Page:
A four sculptors’ challenge

By Margaret Failoni

Thanks to the early 20th-century Modernist movement, sculptors not only recreate the human form as the eye perceives it but also create the effect of what it sees, venturing into conceptualism. New mediums such as computer-designed matrixes and resins have been added to the usual classic materials, making for an exciting new vision of three-dimensional art. On the other hand, some traditional artisan techniques have been juxtaposed with the new, making for exciting combinations in this age-old art form.

A four sculptors’ challenge
By Rodrigo De la Sierra, Francisco Esnayder, Rodrigo Vargas and Héctor Velázquez
Fri, Apr 4, 5-8pm
Galería Santiago Corral
Fábrica La Aurora

In this exhibition in the San Miguel Santiago Corral Gallery, four artists are challenging each other to bring to the public eye some new, interesting and diversified work.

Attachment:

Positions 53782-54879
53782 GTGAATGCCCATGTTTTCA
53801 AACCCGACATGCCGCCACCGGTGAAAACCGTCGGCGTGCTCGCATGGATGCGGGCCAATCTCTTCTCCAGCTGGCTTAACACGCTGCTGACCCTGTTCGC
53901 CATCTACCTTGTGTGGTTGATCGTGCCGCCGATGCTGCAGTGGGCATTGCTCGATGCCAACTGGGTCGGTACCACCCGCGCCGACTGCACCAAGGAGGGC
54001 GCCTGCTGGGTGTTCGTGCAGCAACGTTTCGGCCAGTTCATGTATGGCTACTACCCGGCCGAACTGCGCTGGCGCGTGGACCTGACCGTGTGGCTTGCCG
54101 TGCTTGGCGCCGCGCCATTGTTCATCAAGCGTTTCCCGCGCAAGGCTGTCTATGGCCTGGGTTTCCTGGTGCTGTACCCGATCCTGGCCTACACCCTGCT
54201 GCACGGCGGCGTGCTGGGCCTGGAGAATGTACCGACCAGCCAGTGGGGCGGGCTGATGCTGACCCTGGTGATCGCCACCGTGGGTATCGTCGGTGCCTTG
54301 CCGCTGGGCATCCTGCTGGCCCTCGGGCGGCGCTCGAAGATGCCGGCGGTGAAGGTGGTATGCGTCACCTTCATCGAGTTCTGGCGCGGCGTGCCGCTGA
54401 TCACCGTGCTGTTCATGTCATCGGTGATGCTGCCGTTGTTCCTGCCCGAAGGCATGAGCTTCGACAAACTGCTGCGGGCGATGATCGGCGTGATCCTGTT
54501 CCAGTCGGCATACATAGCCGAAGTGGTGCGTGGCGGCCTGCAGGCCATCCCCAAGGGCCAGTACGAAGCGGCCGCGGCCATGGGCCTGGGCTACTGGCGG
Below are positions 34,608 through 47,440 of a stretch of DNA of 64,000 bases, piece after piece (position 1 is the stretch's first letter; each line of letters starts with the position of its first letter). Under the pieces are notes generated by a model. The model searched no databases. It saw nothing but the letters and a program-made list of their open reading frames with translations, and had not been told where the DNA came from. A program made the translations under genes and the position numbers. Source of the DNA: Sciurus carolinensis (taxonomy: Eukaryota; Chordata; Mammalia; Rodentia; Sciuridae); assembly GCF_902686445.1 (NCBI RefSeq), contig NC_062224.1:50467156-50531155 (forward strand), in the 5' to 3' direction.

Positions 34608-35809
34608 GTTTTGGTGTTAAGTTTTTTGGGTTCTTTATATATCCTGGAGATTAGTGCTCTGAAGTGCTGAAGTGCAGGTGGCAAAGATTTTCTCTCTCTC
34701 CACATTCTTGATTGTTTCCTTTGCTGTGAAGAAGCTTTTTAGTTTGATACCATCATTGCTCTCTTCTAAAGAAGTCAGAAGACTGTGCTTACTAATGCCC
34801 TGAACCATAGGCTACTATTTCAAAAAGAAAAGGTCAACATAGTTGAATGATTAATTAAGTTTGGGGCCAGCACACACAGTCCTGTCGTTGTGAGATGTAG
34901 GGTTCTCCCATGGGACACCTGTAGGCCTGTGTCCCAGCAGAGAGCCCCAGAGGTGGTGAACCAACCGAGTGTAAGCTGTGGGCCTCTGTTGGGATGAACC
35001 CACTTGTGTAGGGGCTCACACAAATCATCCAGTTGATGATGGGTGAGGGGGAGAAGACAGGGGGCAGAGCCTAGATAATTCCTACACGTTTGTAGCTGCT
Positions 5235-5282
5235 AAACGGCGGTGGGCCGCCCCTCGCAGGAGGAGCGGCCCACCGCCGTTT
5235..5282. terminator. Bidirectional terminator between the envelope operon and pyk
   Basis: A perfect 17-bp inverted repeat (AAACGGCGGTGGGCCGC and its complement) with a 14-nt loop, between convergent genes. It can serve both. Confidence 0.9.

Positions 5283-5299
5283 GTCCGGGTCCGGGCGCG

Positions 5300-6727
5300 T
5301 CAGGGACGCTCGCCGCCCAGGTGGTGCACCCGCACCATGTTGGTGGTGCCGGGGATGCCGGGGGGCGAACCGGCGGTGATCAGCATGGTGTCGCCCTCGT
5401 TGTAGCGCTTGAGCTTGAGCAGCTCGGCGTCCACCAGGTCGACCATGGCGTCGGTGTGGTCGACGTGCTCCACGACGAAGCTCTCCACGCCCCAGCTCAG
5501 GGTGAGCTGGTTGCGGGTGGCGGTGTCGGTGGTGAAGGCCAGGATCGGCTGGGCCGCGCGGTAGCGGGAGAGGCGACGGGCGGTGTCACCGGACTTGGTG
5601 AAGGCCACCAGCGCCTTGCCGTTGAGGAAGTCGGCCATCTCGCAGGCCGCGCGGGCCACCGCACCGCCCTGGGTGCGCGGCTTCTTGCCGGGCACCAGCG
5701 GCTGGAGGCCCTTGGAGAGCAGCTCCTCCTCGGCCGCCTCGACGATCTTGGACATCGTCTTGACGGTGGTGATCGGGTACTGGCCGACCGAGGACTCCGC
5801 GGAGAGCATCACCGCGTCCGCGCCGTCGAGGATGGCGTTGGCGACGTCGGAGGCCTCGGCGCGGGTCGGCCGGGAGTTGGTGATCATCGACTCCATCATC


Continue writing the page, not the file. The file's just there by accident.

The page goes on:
Rodrigo De la Sierra is a mid-career artist not new to San Miguel; for this exhibition he brings us the newest of the works last exhibited in Mexico City’s Casa de la Moneda: Museo del Arzobispado. His alter ego, Timo, continues to charm with ever-new very human situations as part of man’s every day foibles.

Francisco “Paco” Esnayder is a young emerging artist who brings to the show a small group of brilliantly colored heads executed in resin, with pills and capsules emanating from their heads; a critique on society’s dependence and fixation with over-medication. He has been singled out for an important exhibition of emerging Mexican artists to be presented during next September’s Chicago International Art Fair.

Rodrigo Vargas is another emerging artist who sculpts works that brazenly dance between the abstract and the figurative with works that seem to morph from one to the other before your eyes. He works in bronze and some very vivid and exciting resins, using color which is brazen but never kitsch; a difficult accomplishment indeed and very well executed.

Héctor Velázquez is another mid-career artist who works prevalently in Europe. For this exhibition he presents us with a brilliant marriage between the old and the new, combining the age-old Indian stitching and weaving techniques with modern gesso sculptures and installations. This exhibition brings us an interesting overview of what is happening in the world of sculpture today and affords us an excellent opportunity to collect the ‘right’ works at the ‘right’ time; most definitely to be taken into consideration.

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